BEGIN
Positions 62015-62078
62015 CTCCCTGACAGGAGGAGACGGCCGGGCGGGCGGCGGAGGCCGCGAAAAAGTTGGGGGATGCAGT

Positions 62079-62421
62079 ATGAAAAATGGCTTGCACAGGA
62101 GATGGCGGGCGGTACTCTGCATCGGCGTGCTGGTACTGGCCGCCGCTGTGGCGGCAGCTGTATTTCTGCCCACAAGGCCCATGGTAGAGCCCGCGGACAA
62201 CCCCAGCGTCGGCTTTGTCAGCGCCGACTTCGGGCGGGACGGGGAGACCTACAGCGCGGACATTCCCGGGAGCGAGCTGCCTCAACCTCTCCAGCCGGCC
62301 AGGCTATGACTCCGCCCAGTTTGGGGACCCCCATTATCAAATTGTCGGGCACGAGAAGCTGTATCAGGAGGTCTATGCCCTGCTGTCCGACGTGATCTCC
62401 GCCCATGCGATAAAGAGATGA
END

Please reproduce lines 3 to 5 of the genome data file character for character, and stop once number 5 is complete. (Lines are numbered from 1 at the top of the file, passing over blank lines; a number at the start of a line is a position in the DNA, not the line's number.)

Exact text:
Positions 62079-62421
62079 ATGAAAAATGGCTTGCACAGGA
62101 GATGGCGGGCGGTACTCTGCATCGGCGTGCTGGTACTGGCCGCCGCTGTGGCGGCAGCTGTATTTCTGCCCACAAGGCCCATGGTAGAGCCCGCGGACAA